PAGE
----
James Rickards

Director, James Rickards Project, Editor, Strategic Intelligence

Incoherence in the International Monetary System

About the Topic

"From 1944 to 1973, the international monetary system operated under the rules of the Bretton Woods agreement, which used a gold-dollar standard. After 1973, the world operated on a de-facto dollar standard, sometimes call "King Dollar." This standard was supported by Republicans (such as James Baker), and Democrats (such as Robert Rubin) alike. The dollar standard was abandoned in 2010 and a new currency war emerged. Today the international monetary system has no anchor, no coherence, and is heading for collapse with dangerous implications for U.S. national security - and for investors." - James G. Rickards

About the Speaker

James Rickards is the Editor of Strategic Intelligence, a financial newsletter, and Director of The James Rickards Project, an inquiry into the complex dynamics of geopolitics + global capital. He is the author of The New Case for Gold (April 2016), and two New York Times best sellers, The Death of Money (2014), and Currency Wars (2011) from Penguin Random House.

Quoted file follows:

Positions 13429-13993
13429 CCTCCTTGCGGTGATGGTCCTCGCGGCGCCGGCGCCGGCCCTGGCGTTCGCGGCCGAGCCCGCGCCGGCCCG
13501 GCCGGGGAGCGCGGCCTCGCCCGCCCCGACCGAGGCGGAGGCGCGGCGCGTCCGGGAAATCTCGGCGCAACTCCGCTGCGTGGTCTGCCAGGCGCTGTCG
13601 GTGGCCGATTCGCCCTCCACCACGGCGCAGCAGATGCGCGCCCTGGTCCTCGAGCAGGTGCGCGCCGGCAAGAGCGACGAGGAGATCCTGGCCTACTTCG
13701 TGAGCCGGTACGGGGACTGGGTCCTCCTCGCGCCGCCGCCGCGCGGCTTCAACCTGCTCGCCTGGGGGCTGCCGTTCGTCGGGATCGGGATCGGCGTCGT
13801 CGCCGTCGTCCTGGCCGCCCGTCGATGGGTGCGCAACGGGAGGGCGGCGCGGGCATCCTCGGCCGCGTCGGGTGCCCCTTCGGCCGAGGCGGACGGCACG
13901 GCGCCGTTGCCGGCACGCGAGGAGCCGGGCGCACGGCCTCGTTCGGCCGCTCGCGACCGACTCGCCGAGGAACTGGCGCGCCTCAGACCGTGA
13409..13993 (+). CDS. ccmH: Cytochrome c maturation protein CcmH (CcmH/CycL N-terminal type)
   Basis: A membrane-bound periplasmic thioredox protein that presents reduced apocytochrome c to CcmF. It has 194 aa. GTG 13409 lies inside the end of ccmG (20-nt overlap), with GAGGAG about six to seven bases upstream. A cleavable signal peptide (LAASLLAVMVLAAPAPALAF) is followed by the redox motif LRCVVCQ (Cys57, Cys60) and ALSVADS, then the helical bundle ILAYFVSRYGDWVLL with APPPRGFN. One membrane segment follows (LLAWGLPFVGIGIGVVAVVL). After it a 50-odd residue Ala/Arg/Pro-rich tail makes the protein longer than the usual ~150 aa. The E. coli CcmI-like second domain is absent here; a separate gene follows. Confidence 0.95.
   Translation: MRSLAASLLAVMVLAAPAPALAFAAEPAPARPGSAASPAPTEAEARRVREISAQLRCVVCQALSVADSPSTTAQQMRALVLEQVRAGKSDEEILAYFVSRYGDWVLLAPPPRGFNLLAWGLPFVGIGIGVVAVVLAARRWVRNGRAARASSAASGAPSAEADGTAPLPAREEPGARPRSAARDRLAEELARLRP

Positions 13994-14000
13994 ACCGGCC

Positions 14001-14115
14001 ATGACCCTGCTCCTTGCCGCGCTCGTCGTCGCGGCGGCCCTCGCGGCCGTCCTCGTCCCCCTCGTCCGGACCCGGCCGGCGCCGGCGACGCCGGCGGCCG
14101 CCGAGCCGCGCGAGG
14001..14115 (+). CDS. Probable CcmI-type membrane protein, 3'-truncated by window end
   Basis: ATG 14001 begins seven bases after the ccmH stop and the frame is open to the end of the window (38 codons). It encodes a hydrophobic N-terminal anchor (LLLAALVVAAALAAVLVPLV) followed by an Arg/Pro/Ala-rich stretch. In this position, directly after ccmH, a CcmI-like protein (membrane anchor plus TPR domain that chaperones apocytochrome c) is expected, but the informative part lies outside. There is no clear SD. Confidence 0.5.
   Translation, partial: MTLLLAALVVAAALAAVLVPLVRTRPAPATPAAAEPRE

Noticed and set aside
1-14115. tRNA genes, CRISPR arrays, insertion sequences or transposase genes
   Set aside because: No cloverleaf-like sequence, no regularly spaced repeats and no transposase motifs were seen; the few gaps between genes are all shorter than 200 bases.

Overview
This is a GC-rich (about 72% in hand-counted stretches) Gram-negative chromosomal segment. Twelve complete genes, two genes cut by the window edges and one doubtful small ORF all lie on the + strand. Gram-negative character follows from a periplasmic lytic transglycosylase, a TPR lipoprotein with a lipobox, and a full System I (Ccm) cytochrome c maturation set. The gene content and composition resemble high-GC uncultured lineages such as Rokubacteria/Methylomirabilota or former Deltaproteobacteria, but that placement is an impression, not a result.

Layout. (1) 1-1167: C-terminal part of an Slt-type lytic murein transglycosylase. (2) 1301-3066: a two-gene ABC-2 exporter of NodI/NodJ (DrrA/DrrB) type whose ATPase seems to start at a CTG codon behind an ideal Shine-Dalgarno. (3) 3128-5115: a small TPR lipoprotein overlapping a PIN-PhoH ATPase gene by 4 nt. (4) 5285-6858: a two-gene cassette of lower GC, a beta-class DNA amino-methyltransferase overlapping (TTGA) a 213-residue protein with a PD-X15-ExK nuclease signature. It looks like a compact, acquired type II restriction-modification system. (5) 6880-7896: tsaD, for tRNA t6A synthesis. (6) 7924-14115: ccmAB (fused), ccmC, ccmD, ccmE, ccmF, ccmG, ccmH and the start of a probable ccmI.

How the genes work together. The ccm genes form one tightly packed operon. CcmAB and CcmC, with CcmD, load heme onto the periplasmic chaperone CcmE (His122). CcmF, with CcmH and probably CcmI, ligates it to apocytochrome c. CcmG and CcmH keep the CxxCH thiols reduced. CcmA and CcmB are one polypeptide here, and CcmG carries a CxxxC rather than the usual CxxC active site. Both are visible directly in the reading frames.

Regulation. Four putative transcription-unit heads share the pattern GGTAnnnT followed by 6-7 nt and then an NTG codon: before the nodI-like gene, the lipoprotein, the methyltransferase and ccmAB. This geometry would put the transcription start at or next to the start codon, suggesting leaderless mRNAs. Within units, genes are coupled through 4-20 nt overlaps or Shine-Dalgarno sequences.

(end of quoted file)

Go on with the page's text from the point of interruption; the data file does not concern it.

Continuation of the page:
He is a portfolio manager, lawyer, and economist, and has held senior positions at Citibank, Long-Term Capital Management, and Caxton Associates. In 1998, he was the principal negotiator of the rescue of LTCM sponsored by the Federal Reserve. His clients include institutional investors and government directorates. He is an Op-Ed contributor to the Financial TimesEvening Standard, New York Times, and Washington Post, and has been interviewed on BBC, CNN, NPR, CSPAN, CNBC, Bloomberg, Fox, and The Wall Street Journal.

Mr. Rickards is a guest lecturer in globalization and finance at The Johns Hopkins University, The Kellogg School at Northwestern, and the School of Advanced International Studies. He has delivered papers on risk at Singularity University, the Applied Physics Laboratory, and the Los Alamos National Laboratory. He is an advisor on capital markets to the U.S. intelligence community, and the Office of the Secretary of Defense, and is on the Advisory Board of the Center on Sanctions & Illicit Finance in Washington DC.

Mr. Rickards holds an LL.M. (Taxation) from the NYU School of Law; a J.D. from the University of Pennsylvania Law School; an M.A. in international economics from SAIS, and a B.A. (with honors) from Johns Hopkins. He lives in Connecticut.